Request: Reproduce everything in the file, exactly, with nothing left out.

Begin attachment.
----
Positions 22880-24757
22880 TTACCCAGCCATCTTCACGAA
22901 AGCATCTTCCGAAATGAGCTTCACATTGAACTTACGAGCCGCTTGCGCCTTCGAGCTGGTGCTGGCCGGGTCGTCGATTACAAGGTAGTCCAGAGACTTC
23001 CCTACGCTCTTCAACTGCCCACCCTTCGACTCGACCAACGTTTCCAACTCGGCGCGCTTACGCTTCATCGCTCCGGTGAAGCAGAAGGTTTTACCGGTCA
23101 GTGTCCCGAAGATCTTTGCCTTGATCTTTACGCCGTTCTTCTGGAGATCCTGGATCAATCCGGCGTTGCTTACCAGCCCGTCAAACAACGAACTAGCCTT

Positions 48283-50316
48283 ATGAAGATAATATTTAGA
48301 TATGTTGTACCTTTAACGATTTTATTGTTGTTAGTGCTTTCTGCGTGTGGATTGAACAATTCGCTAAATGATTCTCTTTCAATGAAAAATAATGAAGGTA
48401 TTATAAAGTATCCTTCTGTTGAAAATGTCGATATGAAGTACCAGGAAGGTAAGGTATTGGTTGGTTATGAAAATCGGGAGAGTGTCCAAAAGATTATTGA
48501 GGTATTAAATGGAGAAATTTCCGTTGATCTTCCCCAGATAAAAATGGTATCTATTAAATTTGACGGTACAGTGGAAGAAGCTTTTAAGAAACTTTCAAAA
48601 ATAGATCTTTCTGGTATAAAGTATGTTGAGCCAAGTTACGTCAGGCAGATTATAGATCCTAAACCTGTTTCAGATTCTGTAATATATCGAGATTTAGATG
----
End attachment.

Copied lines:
Positions 22880-24757
22880 TTACCCAGCCATCTTCACGAA
22901 AGCATCTTCCGAAATGAGCTTCACATTGAACTTACGAGCCGCTTGCGCCTTCGAGCTGGTGCTGGCCGGGTCGTCGATTACAAGGTAGTCCAGAGACTTC
23001 CCTACGCTCTTCAACTGCCCACCCTTCGACTCGACCAACGTTTCCAACTCGGCGCGCTTACGCTTCATCGCTCCGGTGAAGCAGAAGGTTTTACCGGTCA
23101 GTGTCCCGAAGATCTTTGCCTTGATCTTTACGCCGTTCTTCTGGAGATCCTGGATCAATCCGGCGTTGCTTACCAGCCCGTCAAACAACGAACTAGCCTT

Positions 48283-50316
48283 ATGAAGATAATATTTAGA
48301 TATGTTGTACCTTTAACGATTTTATTGTTGTTAGTGCTTTCTGCGTGTGGATTGAACAATTCGCTAAATGATTCTCTTTCAATGAAAAATAATGAAGGTA
48401 TTATAAAGTATCCTTCTGTTGAAAATGTCGATATGAAGTACCAGGAAGGTAAGGTATTGGTTGGTTATGAAAATCGGGAGAGTGTCCAAAAGATTATTGA
48501 GGTATTAAATGGAGAAATTTCCGTTGATCTTCCCCAGATAAAAATGGTATCTATTAAATTTGACGGTACAGTGGAAGAAGCTTTTAAGAAACTTTCAAAA
48601 ATAGATCTTTCTGGTATAAAGTATGTTGAGCCAAGTTACGTCAGGCAGATTATAGATCCTAAACCTGTTTCAGATTCTGTAATATATCGAGATTTAGATG